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Diagnosis of Renal Artery Stenosis FREE

[+] Article and Author Information

The summary below is from the full report titled “Diagnostic Tests for Renal Artery Stenosis in Patients Suspected of Having Renovascular Hypertension: A Meta-Analysis.” It is in the 18 September 2001 issue of Annals of Internal Medicine (volume 135, pages 401-411). The authors are GBC Vasbinder, PJ Nelemans, AGH Kessels, AA Kroon, PW de Leeuw, and JMA van Engelshoven.


Ann Intern Med. 2001;135(6):S38. doi:10.7326/0003-4819-135-6-200109180-00004
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What is the problem and what is known about it so far?

Renal artery stenosis is a narrowing of the artery that supplies blood to the kidney, a condition that can cause high blood pressure and eventually lead to kidney failure. The most accurate way to test for renal artery stenosis is to x-ray the renal arteries after injecting them directly with dye (intra-arterial angiography), which is invasive and sometimes dangerous. Several other noninvasive, less dangerous tests can help diagnose renal artery stenosis by showing the anatomy of arteries, detecting changes in blood flow, or measuring kidney function. These include computed tomography angiography (CTA), magnetic resonance angiography (MRA), ultrasonography (US), captopril renal scintigraphy (CRS), and the simple captopril test. CTA uses x-ray beams, and MRA uses radio waves and a magnetic field to take pictures of the renal arteries. For CTA, dye is injected, while MRA can be performed with or without dye. US detects abnormal blood flow in arteries by using sound waves. For CRS and the captopril test, patients are given captopril, a drug that affects blood flow to the kidneys. The CRS scans show how well a radioactive substance injected into a vein is picked up in the kidney after captopril is given. The simple captopril test uses a blood sample to measure a substance (renin) released by the kidneys when blood flow to the kidney is low. It is not known which of the above tests is the most accurate in detecting renal artery stenosis.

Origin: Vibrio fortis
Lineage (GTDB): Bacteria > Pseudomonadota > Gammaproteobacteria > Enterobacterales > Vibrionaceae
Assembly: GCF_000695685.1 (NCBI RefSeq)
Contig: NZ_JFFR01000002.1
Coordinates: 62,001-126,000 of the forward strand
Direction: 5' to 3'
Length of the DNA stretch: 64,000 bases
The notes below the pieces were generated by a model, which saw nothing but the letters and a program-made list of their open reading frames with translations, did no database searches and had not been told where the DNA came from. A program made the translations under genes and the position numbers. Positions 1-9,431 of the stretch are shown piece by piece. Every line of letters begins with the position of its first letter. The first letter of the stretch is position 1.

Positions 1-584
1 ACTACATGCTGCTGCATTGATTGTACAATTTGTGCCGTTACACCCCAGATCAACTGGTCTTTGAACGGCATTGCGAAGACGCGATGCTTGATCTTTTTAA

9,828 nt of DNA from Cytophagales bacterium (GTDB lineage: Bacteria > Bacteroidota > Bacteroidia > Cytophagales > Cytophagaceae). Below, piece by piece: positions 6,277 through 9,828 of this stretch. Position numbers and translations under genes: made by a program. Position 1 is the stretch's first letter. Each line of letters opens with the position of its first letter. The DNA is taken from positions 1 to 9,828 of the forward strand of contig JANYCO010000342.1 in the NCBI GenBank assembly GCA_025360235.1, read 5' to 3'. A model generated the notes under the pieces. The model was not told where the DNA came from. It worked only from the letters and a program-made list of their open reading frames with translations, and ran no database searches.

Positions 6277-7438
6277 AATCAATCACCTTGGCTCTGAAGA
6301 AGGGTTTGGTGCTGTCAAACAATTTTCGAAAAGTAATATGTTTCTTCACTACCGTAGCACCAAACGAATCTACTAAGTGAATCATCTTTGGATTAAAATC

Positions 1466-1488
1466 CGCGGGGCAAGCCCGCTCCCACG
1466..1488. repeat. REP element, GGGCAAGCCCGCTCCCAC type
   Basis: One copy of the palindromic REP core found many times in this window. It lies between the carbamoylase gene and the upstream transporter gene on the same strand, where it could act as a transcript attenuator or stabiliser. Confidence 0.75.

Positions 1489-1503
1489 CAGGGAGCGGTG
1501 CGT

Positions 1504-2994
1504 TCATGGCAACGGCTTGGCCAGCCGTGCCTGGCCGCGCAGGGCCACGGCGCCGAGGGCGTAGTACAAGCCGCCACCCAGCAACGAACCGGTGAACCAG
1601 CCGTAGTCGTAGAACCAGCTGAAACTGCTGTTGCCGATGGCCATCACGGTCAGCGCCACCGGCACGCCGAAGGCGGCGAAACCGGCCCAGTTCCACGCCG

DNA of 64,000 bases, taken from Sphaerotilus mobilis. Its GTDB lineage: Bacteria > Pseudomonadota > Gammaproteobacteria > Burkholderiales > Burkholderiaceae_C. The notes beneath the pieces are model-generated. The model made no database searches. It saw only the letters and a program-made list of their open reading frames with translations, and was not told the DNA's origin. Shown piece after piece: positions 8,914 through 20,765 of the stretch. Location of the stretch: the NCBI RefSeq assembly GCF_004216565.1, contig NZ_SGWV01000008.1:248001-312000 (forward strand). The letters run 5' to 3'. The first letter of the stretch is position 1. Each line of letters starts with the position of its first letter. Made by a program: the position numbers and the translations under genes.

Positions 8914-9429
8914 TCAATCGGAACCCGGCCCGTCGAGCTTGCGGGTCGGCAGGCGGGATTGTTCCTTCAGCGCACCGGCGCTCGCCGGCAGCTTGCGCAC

Why did the researchers do this particular study?

To compare the accuracy of several tests used for diagnosing renal artery stenosis.

Who was studied?

More than 4000 patients with suspected renal artery stenosis. All patients had at least one of the above-mentioned tests, and all had intra-arterial angiography.

How was the study done?

Rather than doing a new study, the researchers analyzed information from 65 previous studies, using the findings from intra-arterial angiography as the standard diagnostic test.

What did the researchers find?

CTA and MRA were more accurate than US, CRS, and the captopril test. The captopril test was least accurate. CTA and MRA (especially MRA using dye) were very sensitive tests, which means that negative results on either usually ruled out renal artery stenosis.

What were the limitations of the study?

Intra-arterial angiography was considered the diagnostic standard. It is still not known, however, whether knowledge of the anatomy of the renal artery helps predict who will respond to treatment for renal artery stenosis better than other tests that measure blood flow to the kidney or kidney function.

What are the implications of the study?

CTA and MRA are more accurate than US, CRS, and the captopril test for diagnosing renal artery stenosis.

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